Thursday, October 21, 2010

Disorienting Braille Maps

Braille maps feature prominently in "America on the Move," an ongoing exhibition at the National Museum of American History). This map depicting streetcar paths in DC circa 1900 provides inscriptions in raised letters along with Braille dots. You can also use your fingers to trace the contours of the city and discern the routes streetcars could take as they moved people about the city. Note the standard map orientation here, with north as as "up."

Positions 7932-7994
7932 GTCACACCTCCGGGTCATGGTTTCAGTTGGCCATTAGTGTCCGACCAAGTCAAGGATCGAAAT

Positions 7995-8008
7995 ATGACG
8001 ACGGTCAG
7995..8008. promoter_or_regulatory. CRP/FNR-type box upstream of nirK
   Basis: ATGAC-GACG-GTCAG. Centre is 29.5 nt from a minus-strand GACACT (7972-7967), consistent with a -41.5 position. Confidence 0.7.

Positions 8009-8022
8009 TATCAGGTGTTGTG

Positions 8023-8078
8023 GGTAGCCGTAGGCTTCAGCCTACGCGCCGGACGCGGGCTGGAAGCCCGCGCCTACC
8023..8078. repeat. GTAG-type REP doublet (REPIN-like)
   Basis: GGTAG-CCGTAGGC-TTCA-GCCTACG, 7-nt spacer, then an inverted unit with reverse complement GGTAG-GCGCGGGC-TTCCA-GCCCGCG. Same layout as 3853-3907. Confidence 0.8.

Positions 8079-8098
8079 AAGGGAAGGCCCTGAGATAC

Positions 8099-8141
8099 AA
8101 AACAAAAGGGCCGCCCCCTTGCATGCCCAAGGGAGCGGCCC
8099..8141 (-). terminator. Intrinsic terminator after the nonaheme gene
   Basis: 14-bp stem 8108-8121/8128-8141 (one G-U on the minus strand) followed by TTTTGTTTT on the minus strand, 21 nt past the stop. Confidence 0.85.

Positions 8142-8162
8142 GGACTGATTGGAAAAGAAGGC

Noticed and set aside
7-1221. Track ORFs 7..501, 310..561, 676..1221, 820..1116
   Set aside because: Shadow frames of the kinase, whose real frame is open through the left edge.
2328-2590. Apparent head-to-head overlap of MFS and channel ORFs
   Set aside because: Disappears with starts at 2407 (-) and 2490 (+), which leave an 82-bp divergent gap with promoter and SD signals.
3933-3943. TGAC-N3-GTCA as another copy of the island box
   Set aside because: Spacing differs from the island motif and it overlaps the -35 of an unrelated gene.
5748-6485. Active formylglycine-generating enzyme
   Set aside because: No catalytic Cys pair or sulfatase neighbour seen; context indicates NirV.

This map depicting harbor travel in New York City in the 1920s is a little more complicated. It includes inscriptions and Braille dots on either side of the map, so that side that is "up" is not based on absolute cardinal directions - instead, what is "up" depends on how you are positioned in relation to the map.

(For related posts, click the "Braille" tag below or on the right hand side of this page.)

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